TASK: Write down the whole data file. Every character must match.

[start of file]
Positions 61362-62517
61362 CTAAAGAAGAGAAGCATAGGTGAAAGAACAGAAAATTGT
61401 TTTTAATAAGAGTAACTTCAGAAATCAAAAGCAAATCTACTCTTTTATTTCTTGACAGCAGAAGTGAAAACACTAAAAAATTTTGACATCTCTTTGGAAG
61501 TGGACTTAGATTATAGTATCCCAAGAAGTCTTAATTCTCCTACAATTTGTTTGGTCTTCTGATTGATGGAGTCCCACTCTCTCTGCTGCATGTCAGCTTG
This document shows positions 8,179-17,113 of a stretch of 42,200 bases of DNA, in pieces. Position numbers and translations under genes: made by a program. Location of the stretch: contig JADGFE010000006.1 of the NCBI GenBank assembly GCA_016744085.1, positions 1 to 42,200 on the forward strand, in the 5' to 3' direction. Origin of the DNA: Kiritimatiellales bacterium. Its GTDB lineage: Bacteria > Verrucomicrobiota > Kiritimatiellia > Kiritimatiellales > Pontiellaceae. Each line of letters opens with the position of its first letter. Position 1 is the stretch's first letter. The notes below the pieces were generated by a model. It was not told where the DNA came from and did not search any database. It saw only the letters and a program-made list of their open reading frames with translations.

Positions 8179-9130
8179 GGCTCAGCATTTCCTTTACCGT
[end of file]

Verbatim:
Positions 61362-62517
61362 CTAAAGAAGAGAAGCATAGGTGAAAGAACAGAAAATTGT
61401 TTTTAATAAGAGTAACTTCAGAAATCAAAAGCAAATCTACTCTTTTATTTCTTGACAGCAGAAGTGAAAACACTAAAAAATTTTGACATCTCTTTGGAAG
61501 TGGACTTAGATTATAGTATCCCAAGAAGTCTTAATTCTCCTACAATTTGTTTGGTCTTCTGATTGATGGAGTCCCACTCTCTCTGCTGCATGTCAGCTTG
This document shows positions 8,179-17,113 of a stretch of 42,200 bases of DNA, in pieces. Position numbers and translations under genes: made by a program. Location of the stretch: contig JADGFE010000006.1 of the NCBI GenBank assembly GCA_016744085.1, positions 1 to 42,200 on the forward strand, in the 5' to 3' direction. Origin of the DNA: Kiritimatiellales bacterium. Its GTDB lineage: Bacteria > Verrucomicrobiota > Kiritimatiellia > Kiritimatiellales > Pontiellaceae. Each line of letters opens with the position of its first letter. Position 1 is the stretch's first letter. The notes below the pieces were generated by a model. It was not told where the DNA came from and did not search any database. It saw only the letters and a program-made list of their open reading frames with translations.

Positions 8179-9130
8179 GGCTCAGCATTTCCTTTACCGT